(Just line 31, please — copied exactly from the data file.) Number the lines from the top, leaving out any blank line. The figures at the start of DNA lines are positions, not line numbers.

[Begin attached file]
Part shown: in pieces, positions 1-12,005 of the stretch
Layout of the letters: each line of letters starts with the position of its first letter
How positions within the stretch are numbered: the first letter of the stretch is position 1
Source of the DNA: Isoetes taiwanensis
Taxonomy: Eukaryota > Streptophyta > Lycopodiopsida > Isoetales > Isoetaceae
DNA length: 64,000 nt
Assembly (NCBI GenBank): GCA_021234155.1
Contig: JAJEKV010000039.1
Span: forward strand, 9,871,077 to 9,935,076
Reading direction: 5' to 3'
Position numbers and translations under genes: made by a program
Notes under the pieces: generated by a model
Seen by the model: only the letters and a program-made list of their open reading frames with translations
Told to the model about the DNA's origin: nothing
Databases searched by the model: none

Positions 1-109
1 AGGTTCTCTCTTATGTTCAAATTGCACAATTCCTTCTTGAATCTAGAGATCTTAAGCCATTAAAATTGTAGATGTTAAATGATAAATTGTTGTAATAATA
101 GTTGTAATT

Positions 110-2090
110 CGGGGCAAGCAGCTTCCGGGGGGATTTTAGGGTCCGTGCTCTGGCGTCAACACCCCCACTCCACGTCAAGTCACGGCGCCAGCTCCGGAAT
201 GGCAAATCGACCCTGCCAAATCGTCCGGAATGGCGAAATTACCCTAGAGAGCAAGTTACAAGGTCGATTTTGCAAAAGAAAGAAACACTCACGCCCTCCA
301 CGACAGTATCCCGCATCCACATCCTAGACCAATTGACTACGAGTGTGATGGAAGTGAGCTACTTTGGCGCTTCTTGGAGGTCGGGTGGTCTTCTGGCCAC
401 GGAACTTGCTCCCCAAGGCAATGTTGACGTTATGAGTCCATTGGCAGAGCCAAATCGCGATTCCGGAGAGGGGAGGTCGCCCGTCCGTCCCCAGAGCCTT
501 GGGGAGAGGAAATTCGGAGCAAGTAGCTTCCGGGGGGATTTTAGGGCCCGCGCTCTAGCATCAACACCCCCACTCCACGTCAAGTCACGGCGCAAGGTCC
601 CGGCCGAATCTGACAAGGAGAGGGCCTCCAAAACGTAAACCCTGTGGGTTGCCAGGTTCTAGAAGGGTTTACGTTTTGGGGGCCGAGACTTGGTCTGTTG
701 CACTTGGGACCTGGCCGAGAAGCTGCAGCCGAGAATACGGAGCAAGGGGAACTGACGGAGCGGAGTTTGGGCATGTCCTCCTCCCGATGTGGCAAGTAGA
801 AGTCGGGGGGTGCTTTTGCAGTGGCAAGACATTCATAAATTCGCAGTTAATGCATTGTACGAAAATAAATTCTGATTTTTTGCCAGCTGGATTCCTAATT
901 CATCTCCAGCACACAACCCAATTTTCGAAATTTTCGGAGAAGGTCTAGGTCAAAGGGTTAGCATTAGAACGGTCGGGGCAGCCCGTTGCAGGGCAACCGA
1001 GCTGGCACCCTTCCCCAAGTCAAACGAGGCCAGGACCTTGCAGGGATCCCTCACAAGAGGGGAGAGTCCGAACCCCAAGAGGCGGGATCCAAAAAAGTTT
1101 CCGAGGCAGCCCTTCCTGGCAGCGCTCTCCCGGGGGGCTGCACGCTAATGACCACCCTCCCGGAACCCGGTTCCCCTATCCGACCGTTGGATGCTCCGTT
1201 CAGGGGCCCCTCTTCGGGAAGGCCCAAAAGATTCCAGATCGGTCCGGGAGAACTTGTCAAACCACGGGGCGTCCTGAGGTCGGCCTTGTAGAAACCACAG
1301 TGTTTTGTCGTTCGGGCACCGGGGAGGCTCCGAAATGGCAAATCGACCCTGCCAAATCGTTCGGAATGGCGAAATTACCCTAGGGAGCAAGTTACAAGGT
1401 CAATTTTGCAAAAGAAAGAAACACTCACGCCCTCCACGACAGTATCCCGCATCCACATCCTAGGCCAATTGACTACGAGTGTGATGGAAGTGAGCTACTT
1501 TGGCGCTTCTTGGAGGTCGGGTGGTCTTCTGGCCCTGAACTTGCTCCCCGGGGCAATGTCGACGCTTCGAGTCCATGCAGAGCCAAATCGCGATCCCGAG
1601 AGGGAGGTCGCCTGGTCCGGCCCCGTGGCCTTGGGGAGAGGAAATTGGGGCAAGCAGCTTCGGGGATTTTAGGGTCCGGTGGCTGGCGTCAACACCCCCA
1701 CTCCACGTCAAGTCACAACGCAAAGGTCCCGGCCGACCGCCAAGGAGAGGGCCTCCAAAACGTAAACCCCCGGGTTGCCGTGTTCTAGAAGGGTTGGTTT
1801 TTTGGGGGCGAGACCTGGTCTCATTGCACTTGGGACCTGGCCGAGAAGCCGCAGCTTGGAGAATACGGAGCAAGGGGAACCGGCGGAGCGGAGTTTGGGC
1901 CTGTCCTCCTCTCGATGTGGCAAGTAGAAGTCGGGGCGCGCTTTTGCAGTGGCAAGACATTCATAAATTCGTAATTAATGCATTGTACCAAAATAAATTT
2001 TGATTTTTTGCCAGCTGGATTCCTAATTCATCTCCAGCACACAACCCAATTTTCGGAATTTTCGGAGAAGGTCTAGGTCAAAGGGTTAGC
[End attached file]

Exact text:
1201 CAGGGGCCCCTCTTCGGGAAGGCCCAAAAGATTCCAGATCGGTCCGGGAGAACTTGTCAAACCACGGGGCGTCCTGAGGTCGGCCTTGTAGAAACCACAG